Spain’s holiday islands are battling record levels of coronavirus cases as they struggle to rescue the tourist season.
The Balearic Islands saw a record 525 new cases on Thursday, while the Canary Islands also hit a new high with 338 as more holiday flights and packages are cancelled because of the crisis.
Along with mainland Spain, the islands were struck off Britain’s travel corridor list in late July, meaning visitors from the UK have to quarantine when they return.
Tenerife and its neighbouring islands, which include Gran Canaria, Lanzarote and Fuerteventura, say there is little hope left for bookings in September but hope that the winter season which begins in October might still be saved.
Mallorca, Menorca, Ibiza and Formentera believe their summer season is now totally wiped out as more airlines withdraw.
Beachgoers go in the sea at the Figueretes beach in Ibiza earlier this month, as coronavirus cases continue to mount on the Spanish holiday islands
Spain is now seeing more than 7,000 cases per day on average, almost as many as at the height of the pandemic in Europe in the spring
Spain’s death toll has increased slightly although has not risen close to the levels seen earlier in the year
Hoteliers in Tenerife say the only way to save the dire situation is the introduction of coronavirus tests at destination and arrival airports.
Jorge Marichal, the president of the local hotel association, urged the Canary Islands government to go it alone and set up testing.
‘Let us insist on the urgent need to carry out sanitary tests at airports,’ he said.
‘We do not understand why it is not possible to do it in Spain when other countries do it; without tests we will not have customers and winter will fall.’
New measures have been introduced in both island groups, including total closure of nightclubs, and 1am closures and reduced capacity for pubs and restaurants.
There is also a smoking ban in public places and the streets, tighter mask controls, a ban on party boats and fiestas, and limits on the number of people meeting up in groups for social gatherings.
Canary Islands leader Ángel Víctor Torres has so far ruled out a return to the strict lockdown which was imposed in the spring.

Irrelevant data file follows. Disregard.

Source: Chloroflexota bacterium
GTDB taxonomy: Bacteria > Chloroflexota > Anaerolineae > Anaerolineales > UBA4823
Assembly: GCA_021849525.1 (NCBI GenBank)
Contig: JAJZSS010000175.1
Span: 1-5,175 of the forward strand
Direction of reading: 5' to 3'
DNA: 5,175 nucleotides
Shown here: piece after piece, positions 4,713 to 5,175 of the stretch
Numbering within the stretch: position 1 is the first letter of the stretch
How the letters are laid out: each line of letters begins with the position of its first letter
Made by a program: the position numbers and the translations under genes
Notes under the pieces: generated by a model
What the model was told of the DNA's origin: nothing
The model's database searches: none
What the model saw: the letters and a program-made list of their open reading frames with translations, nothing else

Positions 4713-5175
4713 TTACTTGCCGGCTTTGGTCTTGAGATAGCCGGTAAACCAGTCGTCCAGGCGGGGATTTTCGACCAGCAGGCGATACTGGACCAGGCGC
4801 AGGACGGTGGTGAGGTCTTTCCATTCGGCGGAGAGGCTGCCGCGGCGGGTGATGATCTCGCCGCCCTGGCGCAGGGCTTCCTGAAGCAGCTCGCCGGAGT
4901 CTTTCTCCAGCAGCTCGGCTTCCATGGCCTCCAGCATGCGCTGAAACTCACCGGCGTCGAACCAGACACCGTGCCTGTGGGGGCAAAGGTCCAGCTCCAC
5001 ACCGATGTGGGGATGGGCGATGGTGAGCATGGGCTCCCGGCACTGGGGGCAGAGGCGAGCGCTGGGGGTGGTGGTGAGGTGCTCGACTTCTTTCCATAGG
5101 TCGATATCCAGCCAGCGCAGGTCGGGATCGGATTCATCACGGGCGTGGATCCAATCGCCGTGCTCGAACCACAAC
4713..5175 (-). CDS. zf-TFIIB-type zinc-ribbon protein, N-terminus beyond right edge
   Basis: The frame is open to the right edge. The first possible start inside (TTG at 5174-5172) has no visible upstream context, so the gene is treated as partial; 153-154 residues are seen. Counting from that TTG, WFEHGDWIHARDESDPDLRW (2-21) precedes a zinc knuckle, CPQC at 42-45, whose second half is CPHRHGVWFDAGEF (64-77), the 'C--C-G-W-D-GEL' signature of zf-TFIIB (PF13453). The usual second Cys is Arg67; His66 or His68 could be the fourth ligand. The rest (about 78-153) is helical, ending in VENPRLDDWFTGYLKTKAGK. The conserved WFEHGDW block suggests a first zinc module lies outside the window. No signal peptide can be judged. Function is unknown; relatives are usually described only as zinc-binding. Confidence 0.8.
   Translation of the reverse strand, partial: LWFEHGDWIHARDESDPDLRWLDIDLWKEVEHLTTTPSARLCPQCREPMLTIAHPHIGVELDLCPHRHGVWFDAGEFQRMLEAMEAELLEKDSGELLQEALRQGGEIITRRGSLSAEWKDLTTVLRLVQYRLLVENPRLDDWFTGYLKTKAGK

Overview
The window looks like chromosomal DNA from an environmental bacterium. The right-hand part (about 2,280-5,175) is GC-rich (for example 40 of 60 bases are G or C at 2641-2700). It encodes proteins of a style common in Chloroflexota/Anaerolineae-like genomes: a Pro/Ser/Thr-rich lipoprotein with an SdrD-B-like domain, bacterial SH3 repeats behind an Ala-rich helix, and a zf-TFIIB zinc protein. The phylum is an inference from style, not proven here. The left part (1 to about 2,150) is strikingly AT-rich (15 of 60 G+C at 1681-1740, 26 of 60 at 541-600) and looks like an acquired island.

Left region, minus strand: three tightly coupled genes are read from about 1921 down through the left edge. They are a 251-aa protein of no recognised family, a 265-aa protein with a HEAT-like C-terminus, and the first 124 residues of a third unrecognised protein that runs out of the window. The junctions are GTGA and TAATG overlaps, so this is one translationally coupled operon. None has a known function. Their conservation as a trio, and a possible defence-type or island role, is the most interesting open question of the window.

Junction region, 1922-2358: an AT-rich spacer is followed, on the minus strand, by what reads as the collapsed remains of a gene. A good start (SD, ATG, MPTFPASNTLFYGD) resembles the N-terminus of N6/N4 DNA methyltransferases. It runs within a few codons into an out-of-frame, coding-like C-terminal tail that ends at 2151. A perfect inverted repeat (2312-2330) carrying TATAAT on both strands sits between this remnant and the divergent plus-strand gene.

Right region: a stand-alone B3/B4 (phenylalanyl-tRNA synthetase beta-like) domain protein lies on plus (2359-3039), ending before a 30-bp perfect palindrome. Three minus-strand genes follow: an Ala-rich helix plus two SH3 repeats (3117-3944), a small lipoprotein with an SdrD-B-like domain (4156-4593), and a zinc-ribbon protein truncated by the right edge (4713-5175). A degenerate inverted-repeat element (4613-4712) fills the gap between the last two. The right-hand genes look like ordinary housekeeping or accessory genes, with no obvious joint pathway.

He said of the new measures: The most important thing is that they are complied with, that they are taken as orders to avoid going back into the dark weeks of April.’
The same stance is being taken by the Balearic government but selective lockdowns in certain districts could still be on the cards.
In the Canaries, Gran Canaria is currently experiencing the largest number of outbreaks but there are now fears that Lanazarote is following the same path.
On Wednesday, the Canaries hit a new record of 295 cases in 24 hours – before this was exceeded again with 338 positive tests on Thursday.
The Canary Islands has seen a spike in coronavirus cases in recent weeks which is larger than the initial wave of the disease in the spring. New cases are in orange, with recoveries in green and deaths in red
The Balearic Islands have also seen cases rise above the levels seen earlier in the year, with a new record of 525 cases yesterday. The blue bars show the daily number of cases
The latest spike took the total to 5,868 accumulated infections in the Canary Islandssince the start of the pandemic, of which 3,124 are regarded as active.
The number of deaths in the archipelago rose to 171, with two new new deaths in Gran Canaria.
Of the 338 new cases registered, 266 were in Gran Canaria which accounts for more than half the total cases in the island chain.
Tenerife has 38 new patients and a total of 582 active cases, and also has the highest death toll in the islands with 114.
The Balearic Islands have also hit a record level of infections, with 525 new cases being reported on Thursday.
No new deaths were reported, meaning the figure remains at 237.
Balearic health chiefs have found 32 new outbreaks in the last week, of which 20 are in Mallorca, nine in Menorca and three on Ibiza.
Tracking teams are being deployed in both the Canaries and the Balearics where leaders have called on people to obey the rules, avoid family gatherings and ‘show responsibility.’
Both island groups have been pressing the UK government to lift its 14-day quarantine rule for British holidaymakers returning from Spain.
Spain was struck off Britain’s travel corridor list in July after a spike in cases in the country, which is now seeing more than 40,000 new cases per week.
The Canary Islands have even offered holidaymakers free insurance cover which would meet their costs if they became infected with coronavirus during their stay.
Regional leaders say the high level of cases is down to more coronavirus tests being carried out, insisting that they do have the health facilities to cope.